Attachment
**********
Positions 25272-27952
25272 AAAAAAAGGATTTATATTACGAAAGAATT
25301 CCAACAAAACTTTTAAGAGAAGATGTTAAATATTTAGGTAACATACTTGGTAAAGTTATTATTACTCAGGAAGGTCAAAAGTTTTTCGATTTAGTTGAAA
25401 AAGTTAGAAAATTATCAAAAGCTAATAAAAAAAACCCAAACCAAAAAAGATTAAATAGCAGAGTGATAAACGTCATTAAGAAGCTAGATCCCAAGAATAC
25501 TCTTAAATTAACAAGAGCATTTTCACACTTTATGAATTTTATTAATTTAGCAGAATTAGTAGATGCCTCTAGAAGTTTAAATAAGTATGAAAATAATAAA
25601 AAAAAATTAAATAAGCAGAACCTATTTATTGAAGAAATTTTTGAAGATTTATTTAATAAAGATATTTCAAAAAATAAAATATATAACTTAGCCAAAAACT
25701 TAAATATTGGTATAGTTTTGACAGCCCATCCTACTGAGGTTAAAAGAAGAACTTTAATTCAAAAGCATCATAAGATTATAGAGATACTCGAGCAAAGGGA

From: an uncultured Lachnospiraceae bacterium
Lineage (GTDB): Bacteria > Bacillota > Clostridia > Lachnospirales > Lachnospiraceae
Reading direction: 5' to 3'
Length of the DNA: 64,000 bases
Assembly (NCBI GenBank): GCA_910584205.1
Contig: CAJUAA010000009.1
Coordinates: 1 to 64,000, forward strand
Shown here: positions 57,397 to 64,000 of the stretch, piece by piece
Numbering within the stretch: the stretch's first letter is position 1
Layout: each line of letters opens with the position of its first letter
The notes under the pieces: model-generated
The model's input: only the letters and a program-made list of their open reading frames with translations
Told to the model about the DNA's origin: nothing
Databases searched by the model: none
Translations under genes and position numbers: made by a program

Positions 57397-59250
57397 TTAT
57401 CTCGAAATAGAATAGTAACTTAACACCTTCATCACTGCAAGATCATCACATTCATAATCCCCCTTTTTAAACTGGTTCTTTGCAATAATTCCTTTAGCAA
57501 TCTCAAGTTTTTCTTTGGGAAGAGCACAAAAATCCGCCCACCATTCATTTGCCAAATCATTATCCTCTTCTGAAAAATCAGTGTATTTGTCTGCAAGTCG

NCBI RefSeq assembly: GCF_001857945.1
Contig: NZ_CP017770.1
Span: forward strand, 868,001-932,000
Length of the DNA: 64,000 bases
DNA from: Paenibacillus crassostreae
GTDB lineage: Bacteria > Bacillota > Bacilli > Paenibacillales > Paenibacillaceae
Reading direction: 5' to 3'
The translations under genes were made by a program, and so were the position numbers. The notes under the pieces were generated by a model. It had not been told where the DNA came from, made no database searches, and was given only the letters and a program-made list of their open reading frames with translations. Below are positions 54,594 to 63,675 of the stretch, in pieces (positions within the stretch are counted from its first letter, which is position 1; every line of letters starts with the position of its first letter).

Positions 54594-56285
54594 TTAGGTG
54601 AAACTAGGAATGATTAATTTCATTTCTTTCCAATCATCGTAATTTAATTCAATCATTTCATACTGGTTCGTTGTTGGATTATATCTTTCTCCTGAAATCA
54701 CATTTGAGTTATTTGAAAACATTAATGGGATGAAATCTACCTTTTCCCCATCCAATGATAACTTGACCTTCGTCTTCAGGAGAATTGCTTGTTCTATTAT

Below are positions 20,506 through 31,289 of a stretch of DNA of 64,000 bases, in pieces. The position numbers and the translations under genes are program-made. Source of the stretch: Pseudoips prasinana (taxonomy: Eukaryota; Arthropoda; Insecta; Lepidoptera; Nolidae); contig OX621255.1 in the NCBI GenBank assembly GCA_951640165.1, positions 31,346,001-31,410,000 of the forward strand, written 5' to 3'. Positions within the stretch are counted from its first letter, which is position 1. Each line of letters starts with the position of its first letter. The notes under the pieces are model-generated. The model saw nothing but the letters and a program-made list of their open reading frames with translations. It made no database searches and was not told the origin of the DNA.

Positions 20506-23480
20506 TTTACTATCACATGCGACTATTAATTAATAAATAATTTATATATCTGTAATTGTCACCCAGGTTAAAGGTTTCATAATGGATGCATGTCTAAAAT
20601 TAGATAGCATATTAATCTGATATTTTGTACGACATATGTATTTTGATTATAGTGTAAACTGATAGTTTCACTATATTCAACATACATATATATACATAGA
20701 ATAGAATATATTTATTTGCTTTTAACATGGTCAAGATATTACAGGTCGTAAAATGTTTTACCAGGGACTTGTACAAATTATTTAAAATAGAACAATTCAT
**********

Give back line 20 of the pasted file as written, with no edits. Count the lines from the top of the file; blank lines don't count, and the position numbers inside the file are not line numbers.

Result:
Told to the model about the DNA's origin: nothing